Certifications are great, but keep in mind that they may add to the cost (depending on where you took your course from) – though they’re less costly than a college degree, of course. If your college degree is very irrelevant from UX/UI design, don’t worry. Just get the necessary skills and you will be fine. As said earlier, a degree and certifications are not necessary when applying for a job or taking a project. If anything, just get a certification from the online academy you enrolled to.
Build a portfolio
Once you’ve acquired the necessary skills, it’s time to put those skills to work! Your next step is to build a portfolio. Now, here’s where many are confused – “How would I build a portfolio? Where will I start?”
You can get started in two ways:
- Apply for entry-level jobs and projects
- Work for free (and build your portfolio along the way)
Applying for entry-level jobs and projects
Most people take this route, and it makes sense – you get started to work (and get started to earn, as well).
The disadvantage of this is that, you’ll be in tough competition in winning that job or project. Think about this: you’re not the only entry-level guy in the field. Some even have little experience and portfolio to show for.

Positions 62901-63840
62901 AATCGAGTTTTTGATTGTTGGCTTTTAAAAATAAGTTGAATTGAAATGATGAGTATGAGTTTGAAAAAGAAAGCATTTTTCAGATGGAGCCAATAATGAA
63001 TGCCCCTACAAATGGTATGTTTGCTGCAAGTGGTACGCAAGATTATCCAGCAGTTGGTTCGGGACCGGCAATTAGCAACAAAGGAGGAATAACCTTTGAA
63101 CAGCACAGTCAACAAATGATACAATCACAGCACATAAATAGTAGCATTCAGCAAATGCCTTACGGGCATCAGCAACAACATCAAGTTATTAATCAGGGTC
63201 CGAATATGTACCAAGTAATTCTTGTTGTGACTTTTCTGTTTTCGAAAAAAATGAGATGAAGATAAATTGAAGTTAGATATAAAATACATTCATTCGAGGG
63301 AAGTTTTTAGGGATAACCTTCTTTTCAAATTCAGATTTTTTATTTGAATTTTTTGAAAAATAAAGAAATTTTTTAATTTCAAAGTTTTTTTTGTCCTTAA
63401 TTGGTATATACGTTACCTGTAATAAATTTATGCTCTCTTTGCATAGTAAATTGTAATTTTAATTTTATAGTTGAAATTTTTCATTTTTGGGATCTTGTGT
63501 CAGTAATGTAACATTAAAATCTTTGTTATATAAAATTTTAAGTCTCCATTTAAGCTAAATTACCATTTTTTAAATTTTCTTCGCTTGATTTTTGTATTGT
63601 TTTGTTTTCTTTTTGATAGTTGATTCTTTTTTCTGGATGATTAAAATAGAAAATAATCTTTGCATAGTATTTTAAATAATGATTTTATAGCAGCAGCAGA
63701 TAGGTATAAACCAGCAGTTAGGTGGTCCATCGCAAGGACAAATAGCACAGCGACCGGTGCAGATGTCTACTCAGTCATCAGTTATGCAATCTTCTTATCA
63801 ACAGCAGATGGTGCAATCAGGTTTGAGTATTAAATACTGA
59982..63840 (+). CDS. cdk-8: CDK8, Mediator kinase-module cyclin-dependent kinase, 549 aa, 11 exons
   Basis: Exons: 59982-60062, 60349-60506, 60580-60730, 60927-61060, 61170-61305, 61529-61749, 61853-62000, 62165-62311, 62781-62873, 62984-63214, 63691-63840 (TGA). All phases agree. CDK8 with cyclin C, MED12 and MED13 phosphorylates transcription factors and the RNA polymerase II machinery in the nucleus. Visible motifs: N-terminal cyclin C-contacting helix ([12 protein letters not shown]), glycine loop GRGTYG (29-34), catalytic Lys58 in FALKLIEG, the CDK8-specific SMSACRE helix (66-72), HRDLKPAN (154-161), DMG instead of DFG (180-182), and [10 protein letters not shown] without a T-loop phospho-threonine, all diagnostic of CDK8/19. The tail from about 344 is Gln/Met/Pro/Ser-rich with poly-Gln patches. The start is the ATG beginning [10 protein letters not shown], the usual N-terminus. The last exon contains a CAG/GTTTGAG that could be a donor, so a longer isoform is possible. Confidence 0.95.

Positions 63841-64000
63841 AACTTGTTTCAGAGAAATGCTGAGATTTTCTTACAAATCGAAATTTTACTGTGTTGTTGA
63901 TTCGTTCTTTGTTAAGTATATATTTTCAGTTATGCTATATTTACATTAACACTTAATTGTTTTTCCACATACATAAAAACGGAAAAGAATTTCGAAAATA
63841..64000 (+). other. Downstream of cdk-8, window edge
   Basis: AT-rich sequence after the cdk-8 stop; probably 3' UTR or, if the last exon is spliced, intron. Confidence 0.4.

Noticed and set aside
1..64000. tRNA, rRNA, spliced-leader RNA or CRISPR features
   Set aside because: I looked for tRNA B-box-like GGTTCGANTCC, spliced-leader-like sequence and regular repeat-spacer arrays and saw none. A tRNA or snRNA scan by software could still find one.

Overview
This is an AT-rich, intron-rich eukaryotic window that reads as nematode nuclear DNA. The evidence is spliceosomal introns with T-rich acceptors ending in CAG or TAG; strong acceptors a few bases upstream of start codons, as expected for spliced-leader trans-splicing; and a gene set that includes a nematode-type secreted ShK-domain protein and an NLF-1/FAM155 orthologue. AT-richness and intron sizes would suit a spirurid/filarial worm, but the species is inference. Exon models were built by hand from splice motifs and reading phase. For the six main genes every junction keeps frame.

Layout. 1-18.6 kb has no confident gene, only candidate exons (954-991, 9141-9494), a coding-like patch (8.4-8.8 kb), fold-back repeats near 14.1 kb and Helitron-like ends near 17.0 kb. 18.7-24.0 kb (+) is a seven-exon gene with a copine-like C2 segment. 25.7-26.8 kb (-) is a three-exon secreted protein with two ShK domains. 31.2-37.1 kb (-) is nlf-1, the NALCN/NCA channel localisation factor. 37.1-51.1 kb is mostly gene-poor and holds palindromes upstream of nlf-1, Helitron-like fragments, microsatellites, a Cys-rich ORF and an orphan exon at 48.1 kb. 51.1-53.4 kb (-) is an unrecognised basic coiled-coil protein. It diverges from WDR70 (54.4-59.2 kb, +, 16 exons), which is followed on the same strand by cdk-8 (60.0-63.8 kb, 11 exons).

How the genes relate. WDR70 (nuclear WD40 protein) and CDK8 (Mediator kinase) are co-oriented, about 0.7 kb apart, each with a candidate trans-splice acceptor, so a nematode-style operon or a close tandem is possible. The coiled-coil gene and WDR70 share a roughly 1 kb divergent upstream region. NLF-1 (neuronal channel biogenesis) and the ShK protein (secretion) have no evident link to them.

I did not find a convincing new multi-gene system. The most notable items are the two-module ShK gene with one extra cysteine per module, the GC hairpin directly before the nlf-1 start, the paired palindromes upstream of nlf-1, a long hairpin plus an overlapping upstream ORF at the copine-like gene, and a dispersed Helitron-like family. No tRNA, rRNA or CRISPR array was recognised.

And because you have little to nothing to show for, you might be forced to work on projects which you don’t like or work with people whom you don’t want to work with.
But this is not bad at getting started. At the end of the day, you still need to work (and you’ll be paid anyway).
Upwork is a great freelance website if you want to get projects. Later, we will discuss more about this.
Working for free
This advice is less thrown around, and many people are oblivious to this advice. You yourself may find this advice strange.
“What?! Why should I work for free?” So, by now, you already see the disadvantage of this route – you will not be paid for the work you put in. Now, time for some advantages.
Here are some advantages if you work for free: